Have you actually read the papers in question? I have.
Lets suppose your right. Is there any evidence at all that good teaching matters to students? Your paper suggests not, it is only community characteristics that matter. No reason to waste any resources training teachers if they have just as much impact on student learning as sleeping with the textbook under the pillow.
As always, you are so intent on showing your erudition that you either miss the point or choose not to see it. The paper suggests no such thing-- what the paper suggests is that the standardized tests do not measure student learning at all. And if you are concerned that people are being deprived of your insights, I can offer you a tutorial on how to set up a blog of your own.Delete
"I can offer you a tutorial on how to set up a blog of your own." Please do.Delete
Big Standardized ELA Test scores ultimately reflect a lifetime of language acquisition and use. This is why there is such a strong correlation with parental income, education level, and family functionality. Of all the disciplines, ELA is probably the most difficult for a teacher to influence. The Common Core/RTTT emphasis on teaching empty reading and writing skill sets of informational texts was doomed from the get-go.ReplyDelete
Due to the PC nature of our culture, the mention of innate intelligence (genetics) seems to be a taboo topic. The notion that all children can learn challenging material simply isn't true.
I think the idea of innate intelligence is relative. My area is foreign language. Some people would say that it's ridiculous for special education students to take foreign language. I have taught foreign language to students whose IQ was around 80. They mostly have trouble with reading and writing, but the way I teach they do fine with speaking and listening. Memory is also a problem, but again, the way I teach they do okay, and they even get by with reading and writing if they have good study skills. There are people who have trouble with terminology, but can understand any concept, no matter how difficult. I had a student who, according to standardized testing, had a third grade reading comprehension level, but his vocabulary knowledge and math reasoning were very good, and he did fine. He was one of my best students because he always asked questions until he understood. He had more trouble with third year because there's more difficult reading involved, but he got through. Motivation is very key; students who are interested in a subject can do much better than you might expect. I've also had students who memorized easily and did well on tests, but remembered nothing afterwards and never understood the concepts. There are people who are brilliant in one area and have no understanding of anything else (Ben Carson, for example). I get what you're saying as far as standardized testing does not show everything a student can do. There are students who aren't academically inclined, yet have natural ability or skill in more hands-on fields, or who have innate people skills. We can't expect everybody to have the same ease or motivation in learning the same things at the same speed. I had Honors math through pre-calc, but I never felt I understood it in the least. I'm convinced, however, that with the right teacher and enough time - lots and lots of time - I could understand it. But I don't like blanket statements saying some kids are just smarter than others. It's much more complex than that.ReplyDelete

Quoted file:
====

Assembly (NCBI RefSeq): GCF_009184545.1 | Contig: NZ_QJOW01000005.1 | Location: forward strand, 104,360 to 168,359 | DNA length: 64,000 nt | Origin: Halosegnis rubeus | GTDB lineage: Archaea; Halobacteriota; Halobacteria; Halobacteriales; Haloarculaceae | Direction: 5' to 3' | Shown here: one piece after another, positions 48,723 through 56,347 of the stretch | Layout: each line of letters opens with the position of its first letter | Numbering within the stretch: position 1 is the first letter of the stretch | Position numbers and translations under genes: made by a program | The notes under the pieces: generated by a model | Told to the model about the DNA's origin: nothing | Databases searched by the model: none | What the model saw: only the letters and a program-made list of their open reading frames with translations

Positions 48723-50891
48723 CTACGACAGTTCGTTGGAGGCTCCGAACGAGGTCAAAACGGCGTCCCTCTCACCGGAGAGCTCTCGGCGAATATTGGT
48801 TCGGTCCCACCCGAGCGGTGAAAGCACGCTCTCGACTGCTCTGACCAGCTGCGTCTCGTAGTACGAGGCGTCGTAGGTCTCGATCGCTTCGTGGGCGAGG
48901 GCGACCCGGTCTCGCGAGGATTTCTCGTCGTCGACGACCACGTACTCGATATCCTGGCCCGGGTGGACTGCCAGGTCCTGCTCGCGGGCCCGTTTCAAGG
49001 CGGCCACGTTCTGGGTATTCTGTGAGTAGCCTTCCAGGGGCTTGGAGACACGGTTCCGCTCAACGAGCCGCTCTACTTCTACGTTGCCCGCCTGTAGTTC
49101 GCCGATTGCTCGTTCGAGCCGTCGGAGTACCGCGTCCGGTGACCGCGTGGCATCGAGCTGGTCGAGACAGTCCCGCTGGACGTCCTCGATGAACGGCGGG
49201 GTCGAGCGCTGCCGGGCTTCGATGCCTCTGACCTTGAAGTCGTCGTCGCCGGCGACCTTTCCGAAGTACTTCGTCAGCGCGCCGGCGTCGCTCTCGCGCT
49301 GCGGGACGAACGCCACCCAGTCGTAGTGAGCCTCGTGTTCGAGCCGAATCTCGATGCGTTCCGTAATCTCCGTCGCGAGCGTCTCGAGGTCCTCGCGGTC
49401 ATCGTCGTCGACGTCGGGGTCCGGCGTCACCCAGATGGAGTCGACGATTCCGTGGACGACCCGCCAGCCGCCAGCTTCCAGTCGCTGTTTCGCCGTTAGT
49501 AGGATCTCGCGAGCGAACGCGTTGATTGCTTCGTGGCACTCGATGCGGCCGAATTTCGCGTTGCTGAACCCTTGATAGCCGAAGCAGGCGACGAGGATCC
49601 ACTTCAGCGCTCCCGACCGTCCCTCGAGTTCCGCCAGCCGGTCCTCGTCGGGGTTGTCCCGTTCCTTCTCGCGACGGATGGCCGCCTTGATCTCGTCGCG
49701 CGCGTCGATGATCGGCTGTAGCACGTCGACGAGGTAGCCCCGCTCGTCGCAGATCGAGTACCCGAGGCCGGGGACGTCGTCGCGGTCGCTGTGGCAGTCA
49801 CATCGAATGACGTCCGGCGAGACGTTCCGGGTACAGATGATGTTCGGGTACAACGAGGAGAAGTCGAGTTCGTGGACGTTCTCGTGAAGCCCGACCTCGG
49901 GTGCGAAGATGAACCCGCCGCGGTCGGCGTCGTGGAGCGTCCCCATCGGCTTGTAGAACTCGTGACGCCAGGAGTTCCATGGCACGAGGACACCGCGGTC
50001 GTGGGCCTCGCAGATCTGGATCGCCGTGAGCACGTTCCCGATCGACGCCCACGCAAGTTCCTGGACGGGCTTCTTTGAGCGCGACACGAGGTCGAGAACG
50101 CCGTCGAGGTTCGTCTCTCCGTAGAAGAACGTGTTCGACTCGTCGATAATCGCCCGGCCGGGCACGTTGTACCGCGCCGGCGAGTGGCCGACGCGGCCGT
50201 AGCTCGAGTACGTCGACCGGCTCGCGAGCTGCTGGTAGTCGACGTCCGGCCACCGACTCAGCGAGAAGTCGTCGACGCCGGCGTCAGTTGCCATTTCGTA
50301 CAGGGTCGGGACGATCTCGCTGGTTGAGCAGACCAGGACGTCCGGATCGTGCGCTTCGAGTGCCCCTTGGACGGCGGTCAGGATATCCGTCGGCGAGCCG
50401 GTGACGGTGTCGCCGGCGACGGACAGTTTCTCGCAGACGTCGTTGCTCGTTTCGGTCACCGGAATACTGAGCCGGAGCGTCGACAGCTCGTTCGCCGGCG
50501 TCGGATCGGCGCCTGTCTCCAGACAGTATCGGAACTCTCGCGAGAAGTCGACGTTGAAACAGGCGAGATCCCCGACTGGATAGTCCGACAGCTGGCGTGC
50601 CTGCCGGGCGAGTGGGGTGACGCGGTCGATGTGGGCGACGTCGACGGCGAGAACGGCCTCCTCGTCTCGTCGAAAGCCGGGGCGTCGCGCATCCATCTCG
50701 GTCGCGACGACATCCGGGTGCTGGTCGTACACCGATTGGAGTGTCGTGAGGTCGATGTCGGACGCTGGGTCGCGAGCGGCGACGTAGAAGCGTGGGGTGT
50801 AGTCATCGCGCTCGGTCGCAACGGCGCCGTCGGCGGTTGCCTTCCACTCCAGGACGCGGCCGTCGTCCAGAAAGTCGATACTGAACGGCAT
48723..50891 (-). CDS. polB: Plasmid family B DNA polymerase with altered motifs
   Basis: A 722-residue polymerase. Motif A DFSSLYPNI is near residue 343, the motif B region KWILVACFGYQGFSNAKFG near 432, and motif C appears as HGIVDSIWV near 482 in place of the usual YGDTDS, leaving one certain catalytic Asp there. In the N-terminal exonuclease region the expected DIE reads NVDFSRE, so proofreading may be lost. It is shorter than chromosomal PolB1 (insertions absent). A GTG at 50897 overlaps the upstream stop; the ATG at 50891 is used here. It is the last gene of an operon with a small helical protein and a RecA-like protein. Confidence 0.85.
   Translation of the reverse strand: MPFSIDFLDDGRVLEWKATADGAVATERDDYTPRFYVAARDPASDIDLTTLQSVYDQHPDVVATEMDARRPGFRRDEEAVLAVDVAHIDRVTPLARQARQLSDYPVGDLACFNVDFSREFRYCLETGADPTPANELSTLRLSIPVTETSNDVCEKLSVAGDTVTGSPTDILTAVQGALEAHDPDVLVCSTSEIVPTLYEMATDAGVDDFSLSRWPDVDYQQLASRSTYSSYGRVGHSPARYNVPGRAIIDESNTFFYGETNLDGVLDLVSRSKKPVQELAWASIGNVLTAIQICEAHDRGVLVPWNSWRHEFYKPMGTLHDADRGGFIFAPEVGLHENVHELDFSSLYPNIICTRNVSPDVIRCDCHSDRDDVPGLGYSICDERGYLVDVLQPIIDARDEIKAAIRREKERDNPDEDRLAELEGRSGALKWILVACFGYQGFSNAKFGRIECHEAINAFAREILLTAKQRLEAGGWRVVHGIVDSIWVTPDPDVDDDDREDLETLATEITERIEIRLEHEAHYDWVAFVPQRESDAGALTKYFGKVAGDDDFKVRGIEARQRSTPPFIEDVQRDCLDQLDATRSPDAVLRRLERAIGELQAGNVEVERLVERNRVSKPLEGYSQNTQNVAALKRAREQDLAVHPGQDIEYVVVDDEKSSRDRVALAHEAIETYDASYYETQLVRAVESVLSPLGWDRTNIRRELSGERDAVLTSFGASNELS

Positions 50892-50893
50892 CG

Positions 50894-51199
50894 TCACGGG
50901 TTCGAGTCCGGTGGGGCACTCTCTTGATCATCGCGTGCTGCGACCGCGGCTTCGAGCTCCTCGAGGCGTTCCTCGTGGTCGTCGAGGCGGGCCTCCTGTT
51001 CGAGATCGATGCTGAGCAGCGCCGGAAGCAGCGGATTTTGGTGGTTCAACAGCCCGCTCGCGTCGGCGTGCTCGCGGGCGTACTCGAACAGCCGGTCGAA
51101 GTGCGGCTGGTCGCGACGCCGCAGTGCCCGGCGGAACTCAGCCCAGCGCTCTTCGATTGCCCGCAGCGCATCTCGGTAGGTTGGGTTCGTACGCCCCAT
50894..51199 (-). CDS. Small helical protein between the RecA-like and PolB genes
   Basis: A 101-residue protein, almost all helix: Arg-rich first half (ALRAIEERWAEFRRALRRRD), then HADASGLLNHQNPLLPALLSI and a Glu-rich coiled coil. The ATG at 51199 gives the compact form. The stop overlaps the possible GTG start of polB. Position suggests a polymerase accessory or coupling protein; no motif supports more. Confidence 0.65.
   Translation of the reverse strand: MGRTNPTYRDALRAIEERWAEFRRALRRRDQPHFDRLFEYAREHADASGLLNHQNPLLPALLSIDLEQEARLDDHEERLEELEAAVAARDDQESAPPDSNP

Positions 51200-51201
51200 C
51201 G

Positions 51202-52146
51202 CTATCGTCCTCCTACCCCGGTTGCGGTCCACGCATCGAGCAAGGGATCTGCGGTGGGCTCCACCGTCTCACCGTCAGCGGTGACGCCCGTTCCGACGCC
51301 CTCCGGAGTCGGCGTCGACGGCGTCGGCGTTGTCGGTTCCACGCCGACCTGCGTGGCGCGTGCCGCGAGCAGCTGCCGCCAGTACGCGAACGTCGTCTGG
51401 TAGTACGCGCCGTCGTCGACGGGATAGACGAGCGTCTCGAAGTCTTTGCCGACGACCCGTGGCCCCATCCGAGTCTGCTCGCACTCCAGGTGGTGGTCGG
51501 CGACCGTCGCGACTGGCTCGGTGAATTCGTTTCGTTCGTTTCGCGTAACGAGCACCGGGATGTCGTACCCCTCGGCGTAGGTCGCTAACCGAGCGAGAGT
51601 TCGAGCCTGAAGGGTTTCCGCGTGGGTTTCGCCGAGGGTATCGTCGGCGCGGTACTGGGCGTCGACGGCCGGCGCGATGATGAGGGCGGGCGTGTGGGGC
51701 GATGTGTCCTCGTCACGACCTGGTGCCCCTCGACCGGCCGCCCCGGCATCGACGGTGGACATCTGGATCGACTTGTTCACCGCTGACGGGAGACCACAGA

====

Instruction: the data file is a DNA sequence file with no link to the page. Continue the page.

Are you OK with idea that some children are more gifted athletes or musicians, regardless of practice time? Take it from a musical idiot who wasted endless hours trying to learn how to play the guitar.Delete
In some cases, severe cognitive disabilities can be very limiting. Denying this would be foolish, yet I have been held "accountable" for students who could not count from one to 20 due to their unfortunate disabilities.